Periodical netting

Trial netting is done once a month to check the growth of fish. It also helps in timely detection of parasitic infection, if any.


Keeping in view the size attained, prevailing market rate and demand of fish in the local market, partial harvesting of fish is done. After harvesting partially, the stock replenished with the same number of fingerlings. Final harvesting is done after 12 months of rearing. Fish yields ranging from 6000-7000kg/ ha/yr is generally obtained whereas pigs attain slaughter size (70-80kg) within 6-7 months.

The system has obvious advantages:

The pond dikes provide space for erection of animal housing units. Pond water is used for cleaning the pigsties and for bathing the pigs.The system cannot be adopted in all parts of India due to religious consideration but it has special significance in the North Eastern Region as it can improve the socioeconomic status of weaker rural communities, especially the tribals who traditionally raise pigs at their backyards and fond of eating fish. They can take up fish-pig farming easily.

Integrated Fish cum Duck Farming

Raising ducks over fishponds fits very well with the fish polyculture system, as the ducks are highly compatible with cultivated fishes. 100-150 ducks are sufficient for 1 Hectare pond. The system is advantageous to farmers in many ways:

  • Ducks keep water plants in check.
  • Ducks loosen the pond bottom with their dabbling and help in release of nutrients from the soil which increases pond productivity.
  • Ducks aerate the water while swimming; thus they have been biological aerators.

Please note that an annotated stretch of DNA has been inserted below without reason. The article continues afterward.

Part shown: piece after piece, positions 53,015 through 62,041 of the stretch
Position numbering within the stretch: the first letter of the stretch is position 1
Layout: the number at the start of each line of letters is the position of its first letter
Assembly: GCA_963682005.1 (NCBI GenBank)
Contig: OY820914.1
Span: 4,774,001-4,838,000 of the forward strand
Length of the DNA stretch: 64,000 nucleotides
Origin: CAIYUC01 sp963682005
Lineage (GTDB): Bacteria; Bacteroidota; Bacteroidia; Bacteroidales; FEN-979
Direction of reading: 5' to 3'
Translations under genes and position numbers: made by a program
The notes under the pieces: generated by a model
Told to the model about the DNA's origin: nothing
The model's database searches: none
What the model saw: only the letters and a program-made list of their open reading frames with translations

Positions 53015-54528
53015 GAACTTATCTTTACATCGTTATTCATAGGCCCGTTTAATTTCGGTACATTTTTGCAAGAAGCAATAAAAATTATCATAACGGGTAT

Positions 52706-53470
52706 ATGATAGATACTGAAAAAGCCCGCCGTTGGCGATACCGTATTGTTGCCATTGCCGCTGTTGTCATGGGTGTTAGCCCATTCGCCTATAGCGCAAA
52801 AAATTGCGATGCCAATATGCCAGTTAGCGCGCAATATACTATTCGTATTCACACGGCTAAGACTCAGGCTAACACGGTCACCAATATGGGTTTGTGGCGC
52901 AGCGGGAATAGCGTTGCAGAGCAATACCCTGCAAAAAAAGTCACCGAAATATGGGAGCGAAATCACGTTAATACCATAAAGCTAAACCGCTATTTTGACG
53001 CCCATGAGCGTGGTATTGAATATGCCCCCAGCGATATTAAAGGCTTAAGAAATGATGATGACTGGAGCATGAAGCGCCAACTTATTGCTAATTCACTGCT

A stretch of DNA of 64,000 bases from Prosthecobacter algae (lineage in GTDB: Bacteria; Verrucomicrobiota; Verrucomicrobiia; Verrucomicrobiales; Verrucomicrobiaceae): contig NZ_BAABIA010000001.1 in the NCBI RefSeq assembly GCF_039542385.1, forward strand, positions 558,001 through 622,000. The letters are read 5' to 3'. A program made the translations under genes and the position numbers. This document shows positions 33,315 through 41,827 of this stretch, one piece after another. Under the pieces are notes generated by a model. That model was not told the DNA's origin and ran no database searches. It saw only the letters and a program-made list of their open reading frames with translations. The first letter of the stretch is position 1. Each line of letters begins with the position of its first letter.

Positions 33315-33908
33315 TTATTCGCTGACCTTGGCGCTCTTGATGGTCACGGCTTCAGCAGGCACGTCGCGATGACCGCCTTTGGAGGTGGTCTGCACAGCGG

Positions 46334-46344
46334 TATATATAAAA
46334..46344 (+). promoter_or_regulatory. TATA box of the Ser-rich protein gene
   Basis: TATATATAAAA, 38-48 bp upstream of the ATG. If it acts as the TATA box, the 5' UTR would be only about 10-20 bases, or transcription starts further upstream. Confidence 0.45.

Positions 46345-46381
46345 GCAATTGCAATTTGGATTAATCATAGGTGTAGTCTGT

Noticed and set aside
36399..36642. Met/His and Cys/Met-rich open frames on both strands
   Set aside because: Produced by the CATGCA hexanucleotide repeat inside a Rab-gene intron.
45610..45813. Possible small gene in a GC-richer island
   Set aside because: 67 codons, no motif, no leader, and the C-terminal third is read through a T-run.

• Duck houses are constructed on pond dikes; hence, no additional land is required for duckery activities.
  • Ducks get most of their total feed requirements from the pond in the form of aquatic weeds, insects, larvae, earthworms, etc. They need very little feed, and farmers normally give kitchen wastes, molasses and rice bran, for the purpose. 

Integrated Fish farming-cum-Cattle farming

Cattle dung, urine as well as the washing of cattle shed has superb manurial value. The waste cattle fodder can also be utilized as fish feed. The cattle shed can be constructed on the widen embankment of fish pond itself, so the waste and washing are directly drained into the fish pond. 5-6 cattle will suffice for 1.0 ha pond.

Integrated Fish farming-cum-Rabbit farming

In rabbit-fish integration, rabbit-house is built alongside the embankments so that the wastes and washings are drained directly into the pond. The excreta provided by 300-400 rabbits is sufficient to fertilize 1.0 ha of pond. Fish yields to the tune of 3500 to 4000 kg are obtained by stocking 15,000 fingerlings/year/ha.

Integrated Fish farming-cum-Agriculture:

Fish farming-cum-Horticulture farming: Generally, to meet the daily needs of fruits for a family of 4-5 members a land space of about 200 m2 is needed. Normally, embankments of a fish pond provide more than 200 m2 area. Pond bunds account for 25 to 33% of farm area.

Fish farming-cum- Vegetable farming

Usually a land space of  200 sq.m. is needed for kitchen gardening and embankments of a fish pond provide more area than this. In a year, two crops of vegetables can be grown. The vegetables which are considered ideal for growing on pond embankments are bitter guard, lady’s finger, bottle gourd, brinjal, lobia, cucumber, french beans, pumpkin, tomato, cauliflower, cabbage, peas, palak, etc. 



There are always integrations at different levels in the existing family farming system practiced by the small holding farmers in the region. Better food security, moreover, the system help poor small farmers, who have very small land holding for crop production and a few heads of livestock to diversify farm production, increase cash income, improve quality and quantity of food produced and exploitation of unutilized resources.

Note: Photos are taken from internet for information purpose only. Author does not commit it to be his own.


  1. 1. 27/08/2018)


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  1. 4. 10/09/2018)